Publication - Progress report

Planning Scotland's Seas: 2013 - The Scottish Marine Protected Area Project – Developing the Evidence Base tor Impact Assessments and the Sustainability Appraisal Final Report

Published: 19 Aug 2013
Part of:
Marine and fisheries
ISBN:
9781782567578

This report provides Marine Scotland with evidence on economic and social effects to inform a Business and Regulatory Impact Assessment (BRIA) for each possible NC MPA, and a Sustainability Appraisal for the suite of proposals as a whole.

358 page PDF

3.8 MB

358 page PDF

3.8 MB

Contents
Planning Scotland's Seas: 2013 - The Scottish Marine Protected Area Project – Developing the Evidence Base tor Impact Assessments and the Sustainability Appraisal Final Report
C.9. Military Activities

358 page PDF

3.8 MB

C.9. Military Activities

C.9.1 Introduction

This appendix provides an overview of existing and potential future activity for military activities relating to Scottish waters and outlines the methods used to assess the impacts of potential MPAs on this activity.

C.9.2 Sector Definition

The military defence sector makes use of the Scottish coastline for the location of bases and training and use of the sea for training, test and evaluation activities and the surveillance and monitoring of waters to detect and respond to potential threats. In this assessment military interests comprise the use of the coast and seas by the Royal Navy (submarine bases, jetties and exercise areas), Army (training camps and firing ranges), Royal Air Force (bases, coastal Air Weapon Ranges and Danger Areas) and MoD (Defence Test and Evaluation Ranges to trial weapon systems) (Baxter et al, 2011).

C.9.3 Overview of Existing Activity

A list of sources to inform the writing of this baseline is provided in Table C9.1.

Table C9.1 Military Activities Information Sources

Scale Information Available Date Source
Scotland Scottish Naval Exercise Areas Information 2010 http://rnopsscotland.netfirms.com/index.htm
Scotland Defence Analytical Services and Advice. DASA Quad Service. 4 2010 www.dasa.mod.uk/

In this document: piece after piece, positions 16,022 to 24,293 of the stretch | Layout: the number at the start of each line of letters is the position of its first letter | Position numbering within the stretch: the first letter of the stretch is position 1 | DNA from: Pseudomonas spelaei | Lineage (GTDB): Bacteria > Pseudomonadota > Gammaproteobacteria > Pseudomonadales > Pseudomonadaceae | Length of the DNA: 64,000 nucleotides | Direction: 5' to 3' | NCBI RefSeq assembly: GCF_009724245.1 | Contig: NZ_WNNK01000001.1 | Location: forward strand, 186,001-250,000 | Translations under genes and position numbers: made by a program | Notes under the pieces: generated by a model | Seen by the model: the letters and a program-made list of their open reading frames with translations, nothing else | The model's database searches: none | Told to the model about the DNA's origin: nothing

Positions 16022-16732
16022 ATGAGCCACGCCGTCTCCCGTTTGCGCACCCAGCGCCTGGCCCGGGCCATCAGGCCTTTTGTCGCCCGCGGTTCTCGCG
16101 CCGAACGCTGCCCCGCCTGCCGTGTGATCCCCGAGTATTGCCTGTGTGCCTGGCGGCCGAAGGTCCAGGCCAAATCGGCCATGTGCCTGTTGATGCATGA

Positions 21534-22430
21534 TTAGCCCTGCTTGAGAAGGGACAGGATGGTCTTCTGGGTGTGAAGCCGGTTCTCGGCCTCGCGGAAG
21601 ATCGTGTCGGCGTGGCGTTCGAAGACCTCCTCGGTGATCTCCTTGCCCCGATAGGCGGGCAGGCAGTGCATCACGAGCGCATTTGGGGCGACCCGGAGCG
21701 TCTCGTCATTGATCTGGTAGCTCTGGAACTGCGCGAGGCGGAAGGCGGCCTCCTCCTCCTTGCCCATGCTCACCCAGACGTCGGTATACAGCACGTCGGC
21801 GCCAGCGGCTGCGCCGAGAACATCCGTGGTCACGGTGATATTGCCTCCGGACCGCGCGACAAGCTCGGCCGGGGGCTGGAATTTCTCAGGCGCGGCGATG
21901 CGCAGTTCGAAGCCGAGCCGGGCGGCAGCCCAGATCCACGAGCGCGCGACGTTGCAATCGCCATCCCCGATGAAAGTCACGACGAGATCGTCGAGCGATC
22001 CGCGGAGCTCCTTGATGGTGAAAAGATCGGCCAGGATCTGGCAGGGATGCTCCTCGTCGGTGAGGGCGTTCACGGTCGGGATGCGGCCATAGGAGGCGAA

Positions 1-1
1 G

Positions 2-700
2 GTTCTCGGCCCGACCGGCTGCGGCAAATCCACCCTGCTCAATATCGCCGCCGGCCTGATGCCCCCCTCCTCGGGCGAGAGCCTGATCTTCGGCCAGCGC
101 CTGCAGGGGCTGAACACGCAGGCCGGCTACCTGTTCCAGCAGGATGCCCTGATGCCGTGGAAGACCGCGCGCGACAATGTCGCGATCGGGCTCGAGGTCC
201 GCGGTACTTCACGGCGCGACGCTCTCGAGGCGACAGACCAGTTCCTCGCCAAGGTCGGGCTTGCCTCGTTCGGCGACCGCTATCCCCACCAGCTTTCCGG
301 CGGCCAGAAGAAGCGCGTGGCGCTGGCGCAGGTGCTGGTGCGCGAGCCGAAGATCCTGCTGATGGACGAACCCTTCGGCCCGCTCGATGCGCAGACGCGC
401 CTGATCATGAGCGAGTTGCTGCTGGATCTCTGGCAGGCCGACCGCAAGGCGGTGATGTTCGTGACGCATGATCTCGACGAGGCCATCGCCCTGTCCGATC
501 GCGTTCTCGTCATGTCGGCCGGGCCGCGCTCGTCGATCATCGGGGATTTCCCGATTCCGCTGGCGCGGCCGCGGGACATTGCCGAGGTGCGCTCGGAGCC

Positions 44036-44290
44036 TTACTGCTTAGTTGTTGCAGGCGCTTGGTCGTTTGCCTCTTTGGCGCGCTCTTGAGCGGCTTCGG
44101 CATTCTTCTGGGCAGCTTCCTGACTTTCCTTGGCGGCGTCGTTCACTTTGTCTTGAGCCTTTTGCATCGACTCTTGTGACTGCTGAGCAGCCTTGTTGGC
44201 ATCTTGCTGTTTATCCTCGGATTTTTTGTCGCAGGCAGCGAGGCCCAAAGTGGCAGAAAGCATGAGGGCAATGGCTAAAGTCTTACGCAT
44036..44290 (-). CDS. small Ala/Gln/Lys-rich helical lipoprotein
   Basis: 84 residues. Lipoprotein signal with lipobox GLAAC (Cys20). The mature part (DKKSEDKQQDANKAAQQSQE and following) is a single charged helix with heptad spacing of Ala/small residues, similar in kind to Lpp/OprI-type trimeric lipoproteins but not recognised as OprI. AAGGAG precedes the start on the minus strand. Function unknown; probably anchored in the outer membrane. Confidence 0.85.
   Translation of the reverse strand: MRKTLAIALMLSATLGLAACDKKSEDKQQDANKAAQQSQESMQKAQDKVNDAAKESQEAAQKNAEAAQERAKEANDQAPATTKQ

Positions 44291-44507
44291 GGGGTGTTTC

UK Military Practice Areas Current SeaZone / UKHO
UK Military low flying zones Current MOD ( https://restats.DECC.gov.uk/cms/aviation-safeguarding-maps)
UK Munitions Disposal Sites (Chemical, Radioactive, Disused) 1945-1956 (Radioactive - no dates) MOD
UK Expenditure across relevant departments 1992-2011 UK Defence Statistics, MOD
UK Military ports owned by MOD 2010 CP2

C9.3.1 Location and intensity of activity

Military activities occur in both inshore and offshore waters around the Scottish coast. All coastal military locations and the full area available for military training and other defence activities are shown in Figure C12. Principal marine-related defence activities include sea transport by naval vessels and sea training. Activities relating to maritime transport are mainly associated with naval bases and the only naval base in Scotland is Her Majesty's Naval Base (HMNB) Clyde at Faslane. Sea training is carried out within defined military practise and exercise (PEXA) training areas. Although the PEXA cover large areas of sea, military exercises cover only a proportion of these areas at any one time and are restricted temporally to a number of weeks per year. A major training exercise each year is the Joint Maritime Course in which Navy, Army and RAF exercises are conducted off the Scottish North West coast and which last for two weeks (UKMMAS, 2010). Two major NATO training exercises (Joint Warrior exercises) also take place each year in April and October. It is also noted that there is a regular military low flying area which partially overlaps with the Small Isles potential NC MPA.

C9.3.2 Economic value and employment

Defence activities do not generate a tangible output and therefore cannot be valued. However, one can examine the expenditure within relevant departments, e.g. the Commander-in-Chief (C-in-C) Navy Command which is responsible for the operation, resourcing and personnel training of ships, submarines and aircraft (UKMMAS, 2010).